ELEMENTARY PARTICLES IN PHYSICS
Elementary Particles in Physics
S. Gasiorowicz and P. Langacker
Elementary-particle physics deals with the fundamental constituents of matter and their interactions. In the past several decades an enormous amount of experimental information has been accumulated, and many patterns and systematic features have been observed. Highly successful mathematical theories of the electromagnetic, weak, and strong interactions have been devised and tested. These theories, which are collectively known as the standard model, are almost certainly the correct description of Nature, to ﬁrst approximation, down to a distance scale 1/1000th the size of the atomic nucleus. There are also speculative but encouraging developments in the attempt to unify these interactions into a simple underlying framework, and even to incorporate quantum gravity in a parameter-free “theory of everything.” In this article we shall attempt to highlight the ways in which information has been organized, and to sketch the outlines of the standard model and its possible extensions.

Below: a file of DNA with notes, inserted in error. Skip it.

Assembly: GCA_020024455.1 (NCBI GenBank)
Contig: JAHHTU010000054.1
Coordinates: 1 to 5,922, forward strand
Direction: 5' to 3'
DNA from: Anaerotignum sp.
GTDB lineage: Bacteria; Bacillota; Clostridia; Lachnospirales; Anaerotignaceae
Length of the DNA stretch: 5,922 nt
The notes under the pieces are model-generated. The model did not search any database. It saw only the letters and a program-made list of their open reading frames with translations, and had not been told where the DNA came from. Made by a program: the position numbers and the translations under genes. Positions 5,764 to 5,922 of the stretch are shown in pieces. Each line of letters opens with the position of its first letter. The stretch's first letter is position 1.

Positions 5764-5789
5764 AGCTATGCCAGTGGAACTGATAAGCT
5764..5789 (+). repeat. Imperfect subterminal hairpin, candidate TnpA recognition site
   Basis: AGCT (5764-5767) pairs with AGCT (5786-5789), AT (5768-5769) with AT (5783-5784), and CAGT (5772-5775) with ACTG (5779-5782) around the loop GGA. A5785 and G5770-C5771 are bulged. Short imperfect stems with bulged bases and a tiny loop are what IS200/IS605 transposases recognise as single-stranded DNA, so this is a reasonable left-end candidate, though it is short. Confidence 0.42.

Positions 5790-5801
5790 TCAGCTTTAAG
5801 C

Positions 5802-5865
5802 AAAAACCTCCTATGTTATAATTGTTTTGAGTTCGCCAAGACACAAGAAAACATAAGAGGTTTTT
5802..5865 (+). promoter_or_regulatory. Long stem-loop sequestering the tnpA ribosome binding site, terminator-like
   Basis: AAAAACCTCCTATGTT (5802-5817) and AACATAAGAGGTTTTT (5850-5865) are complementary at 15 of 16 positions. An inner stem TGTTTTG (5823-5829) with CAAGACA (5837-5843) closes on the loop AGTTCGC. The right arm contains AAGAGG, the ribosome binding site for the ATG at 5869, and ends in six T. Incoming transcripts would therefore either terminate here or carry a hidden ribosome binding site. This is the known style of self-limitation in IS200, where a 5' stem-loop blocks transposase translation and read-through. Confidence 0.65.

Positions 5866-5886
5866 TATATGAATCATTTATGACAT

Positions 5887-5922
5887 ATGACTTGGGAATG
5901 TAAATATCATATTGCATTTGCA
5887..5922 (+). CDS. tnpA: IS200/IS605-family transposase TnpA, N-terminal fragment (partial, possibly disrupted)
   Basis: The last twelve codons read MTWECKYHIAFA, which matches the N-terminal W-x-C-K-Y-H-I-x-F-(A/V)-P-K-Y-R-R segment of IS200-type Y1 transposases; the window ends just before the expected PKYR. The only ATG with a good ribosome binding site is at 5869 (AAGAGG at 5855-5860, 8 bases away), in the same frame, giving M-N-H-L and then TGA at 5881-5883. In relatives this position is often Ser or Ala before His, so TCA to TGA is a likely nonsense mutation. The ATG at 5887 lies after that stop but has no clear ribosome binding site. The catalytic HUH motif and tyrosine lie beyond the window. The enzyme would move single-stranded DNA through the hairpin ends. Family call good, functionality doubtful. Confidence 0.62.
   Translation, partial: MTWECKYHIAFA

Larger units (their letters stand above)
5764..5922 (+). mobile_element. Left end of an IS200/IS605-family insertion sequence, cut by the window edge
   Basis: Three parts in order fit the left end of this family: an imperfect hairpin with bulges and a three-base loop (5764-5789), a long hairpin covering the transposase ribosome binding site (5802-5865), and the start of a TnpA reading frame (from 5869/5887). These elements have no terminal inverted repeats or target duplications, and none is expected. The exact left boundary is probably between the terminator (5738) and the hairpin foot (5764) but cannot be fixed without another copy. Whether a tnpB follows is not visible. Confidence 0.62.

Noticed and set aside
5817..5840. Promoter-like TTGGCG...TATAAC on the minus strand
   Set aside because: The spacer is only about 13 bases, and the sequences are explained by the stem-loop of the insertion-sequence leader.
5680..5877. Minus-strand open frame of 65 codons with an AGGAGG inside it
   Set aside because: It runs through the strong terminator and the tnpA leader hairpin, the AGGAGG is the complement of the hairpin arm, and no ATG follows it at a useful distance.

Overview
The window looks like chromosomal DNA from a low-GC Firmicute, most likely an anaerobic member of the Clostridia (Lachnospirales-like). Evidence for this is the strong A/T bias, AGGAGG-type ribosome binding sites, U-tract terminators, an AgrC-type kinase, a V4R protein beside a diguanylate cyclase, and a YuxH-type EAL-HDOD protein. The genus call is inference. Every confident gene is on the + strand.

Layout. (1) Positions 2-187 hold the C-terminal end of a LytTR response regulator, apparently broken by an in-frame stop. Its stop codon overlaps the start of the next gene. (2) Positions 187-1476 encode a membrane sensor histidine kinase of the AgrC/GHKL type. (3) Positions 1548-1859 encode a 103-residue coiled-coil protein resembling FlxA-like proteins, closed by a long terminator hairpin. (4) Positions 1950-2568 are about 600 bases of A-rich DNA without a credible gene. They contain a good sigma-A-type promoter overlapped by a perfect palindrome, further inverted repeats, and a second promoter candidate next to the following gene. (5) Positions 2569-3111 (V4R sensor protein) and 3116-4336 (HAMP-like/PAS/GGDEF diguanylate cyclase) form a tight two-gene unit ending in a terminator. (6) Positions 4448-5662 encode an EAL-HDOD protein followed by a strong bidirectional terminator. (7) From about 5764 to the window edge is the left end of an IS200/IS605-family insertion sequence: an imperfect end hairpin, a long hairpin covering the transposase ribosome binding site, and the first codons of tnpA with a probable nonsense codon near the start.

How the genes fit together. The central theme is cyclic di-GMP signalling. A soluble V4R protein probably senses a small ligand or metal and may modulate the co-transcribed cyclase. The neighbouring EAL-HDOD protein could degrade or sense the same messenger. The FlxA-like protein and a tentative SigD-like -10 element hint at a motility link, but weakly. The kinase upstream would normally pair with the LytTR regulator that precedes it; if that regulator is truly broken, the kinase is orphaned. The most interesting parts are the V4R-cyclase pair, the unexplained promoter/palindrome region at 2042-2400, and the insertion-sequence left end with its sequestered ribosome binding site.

Classiﬁcation of Particles
The particles that have been identiﬁed in high-energy experiments fall into distinct classes. There are the leptons (see Electron, Leptons, Neutrino, Muonium), all of which have spin 12 . They may be charged or neutral. The charged leptons have electromagnetic as well as weak interactions; the neutral ones only interact weakly. There are three well-deﬁned lepton pairs, the electron (e−) and the electron neutrino (νe), the muon (µ−) and the muon neutrino (νµ), and the (much heavier) charged lepton, the tau (τ), and its tau neutrino (ντ ). These particles all have antiparticles, in accordance with the predictions of relativistic quantum mechanics (see CPT Theorem). There appear to exist approximate
“lepton-type” conservation laws: the number of e− plus the number of νe minus the number of the corresponding antiparticles e+ and ν¯e is conserved in weak reactions, and similarly for the muon and tau-type leptons. These conservation laws would follow automatically in the standard model if the neutrinos are massless. Recently, however, evidence for tiny nonzero neutrino masses and subtle violation of these conservations laws has been observed. There is no understanding of the hierarchy of masses in Table 1 or why the observed neutrinos are so light.